Dr. Keith Bram, DDS

What to Do If You Knock Out a Tooth

Jan 25, 2023
What to Do If You Knock Out a Tooth
Even the most careful of us experience accidents. For some, a knocked-out tooth is the ultimate result. No one plans for accidents like this, but there are key things you can do to save your tooth. Read on to learn more.

There’s a famous quote by Ben Franklin that ends with “nothing is certain except death and taxes.” The inevitability of occasional emergencies can easily be added to those words of wisdom.

It seems that no matter how careful you are, a simple misstep, a car accident, or sports injury can quickly turn an otherwise perfectly calm and enjoyable day into a chaotic and stressful one. If you are among the more than 5 million people whose bad day results in a knocked-out tooth, you are well aware that fast action and the help of an emergency dentist can make all the difference in the world.

In this blog, our own Keith Bram, DDS, who is specially trained in emergency dental care, offers his insights and tips on what to do if you knock out a tooth.

Quick thinking can save your tooth

When it comes to successfully re-implanting or reinserting a permanent knocked-out tooth, it all comes down to quick action. The overarching goal from the moment the tooth gets knocked out to the moment you reach your emergency dentist’s office is to retain the tooth’s viability — basically, keep it alive for reimplanting. And the clock is ticking.

Call your emergency dentist and find the tooth

The good news is knocked-out teeth, sometimes called avulsed teeth, that are treated within 30 minutes to one hour have a high chance of successful reinsertion. 

Job one is actually two tasks: contact your emergency dentist to arrange to meet them at the office, and find the tooth and carefully handle it from the crown only. Not touching the root area of the tooth is crucial, as that area is super important for reinsertion. Once you find the tooth, if it’s dirty, carefully rinse it under water to remove any debris.

Gently place the tooth back in the socket

Although it’s not always possible, try to place the tooth back in the socket. Again, avoid contact with the root area by guiding the tooth to the socket holding the top or crown area. This action re-establishes contact to the natural area, increasing the potential for successful re-implanting.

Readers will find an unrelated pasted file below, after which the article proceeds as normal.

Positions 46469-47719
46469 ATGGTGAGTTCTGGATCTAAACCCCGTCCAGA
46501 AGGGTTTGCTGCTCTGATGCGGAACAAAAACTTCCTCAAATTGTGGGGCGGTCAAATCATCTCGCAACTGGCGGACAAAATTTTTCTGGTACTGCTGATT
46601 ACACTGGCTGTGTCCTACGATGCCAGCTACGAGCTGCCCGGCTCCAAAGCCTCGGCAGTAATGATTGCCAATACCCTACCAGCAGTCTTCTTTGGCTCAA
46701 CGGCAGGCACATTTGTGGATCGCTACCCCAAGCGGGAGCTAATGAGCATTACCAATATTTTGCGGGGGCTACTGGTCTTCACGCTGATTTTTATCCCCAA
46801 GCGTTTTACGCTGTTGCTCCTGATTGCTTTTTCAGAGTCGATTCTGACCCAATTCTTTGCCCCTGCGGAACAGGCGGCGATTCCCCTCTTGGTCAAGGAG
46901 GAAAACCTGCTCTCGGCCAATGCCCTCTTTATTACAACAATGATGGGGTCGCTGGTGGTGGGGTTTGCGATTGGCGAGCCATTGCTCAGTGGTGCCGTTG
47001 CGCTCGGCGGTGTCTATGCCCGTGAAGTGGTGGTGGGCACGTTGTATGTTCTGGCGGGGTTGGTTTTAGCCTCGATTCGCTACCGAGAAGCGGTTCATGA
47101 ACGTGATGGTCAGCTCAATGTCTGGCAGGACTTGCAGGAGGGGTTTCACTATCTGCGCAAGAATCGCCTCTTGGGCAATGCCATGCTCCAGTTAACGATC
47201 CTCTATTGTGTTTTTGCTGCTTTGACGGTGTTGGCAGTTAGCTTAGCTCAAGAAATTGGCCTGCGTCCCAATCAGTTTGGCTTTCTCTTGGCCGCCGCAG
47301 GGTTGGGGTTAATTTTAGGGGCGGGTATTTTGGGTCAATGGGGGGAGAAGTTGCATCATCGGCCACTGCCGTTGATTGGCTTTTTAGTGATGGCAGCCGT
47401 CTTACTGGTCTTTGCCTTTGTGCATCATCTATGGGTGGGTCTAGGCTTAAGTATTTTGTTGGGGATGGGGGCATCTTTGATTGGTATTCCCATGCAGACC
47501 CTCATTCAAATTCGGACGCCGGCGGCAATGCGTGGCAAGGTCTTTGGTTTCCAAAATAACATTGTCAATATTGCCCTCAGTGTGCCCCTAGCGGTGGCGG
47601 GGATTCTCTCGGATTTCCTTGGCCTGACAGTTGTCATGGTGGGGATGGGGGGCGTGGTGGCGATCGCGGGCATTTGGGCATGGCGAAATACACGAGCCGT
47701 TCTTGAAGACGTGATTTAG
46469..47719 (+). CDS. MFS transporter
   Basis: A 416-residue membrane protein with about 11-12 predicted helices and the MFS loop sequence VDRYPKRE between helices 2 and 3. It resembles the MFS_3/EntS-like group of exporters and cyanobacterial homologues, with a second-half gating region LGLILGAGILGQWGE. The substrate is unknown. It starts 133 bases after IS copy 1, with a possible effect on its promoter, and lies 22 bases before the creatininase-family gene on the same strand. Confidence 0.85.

Once inserted, hold the tooth in place by carefully biting down on a clean cloth or gauze.

Keep the tooth moist if it won’t fit in the socket

If you can’t easily get the tooth back in the socket, don’t force it. There are some great strategies you can use to keep the tooth safe, clean, and moist while en route to your dentist’s office. In this scenario, lukewarm milk or saline solution are handy mediums to use.

After cleaning the tooth, carefully place it in a small container filled with milk or saline solution. You can also use salt solution sometimes found in first aid kits for avulsed teeth. Avoid putting it in a container of water, as water may harm the cells in the tooth’s roots. If you don’t have access to the proper fluids and a container, try placing the tooth between your cheek and gums, but be careful not to swallow it. 

Get the tooth reinserted and splinted

Once you arrive at your dentist’s office, your part in the process ends and your emergency dentist swings into action. Dr. Bram first examines both the tooth and the area of trauma. Then he cleans and irrigates the tooth socket to remove any residual debris or dirt.

The next step in the reinsertion treatment process is to thoroughly examine the socket area to determine the exact location where the tooth should be reinserted. Once inserted back into the socket, Dr. Bram makes a splint, which anchors to either side of the socket, to hold the tooth in position. 

Over the next several days, nature takes control of the treatment to heal the reinserted tooth in position. For most patients, the healing process typically takes three to four weeks for the affected tooth’s root to reattach to the bone.  

If you experience a knocked-out tooth or other dental emergency, call the practice of Doc Bram in Lisle, Illinois right away at 630-963-9280. We’ll be there when you need us the most as well as for all your dental care needs.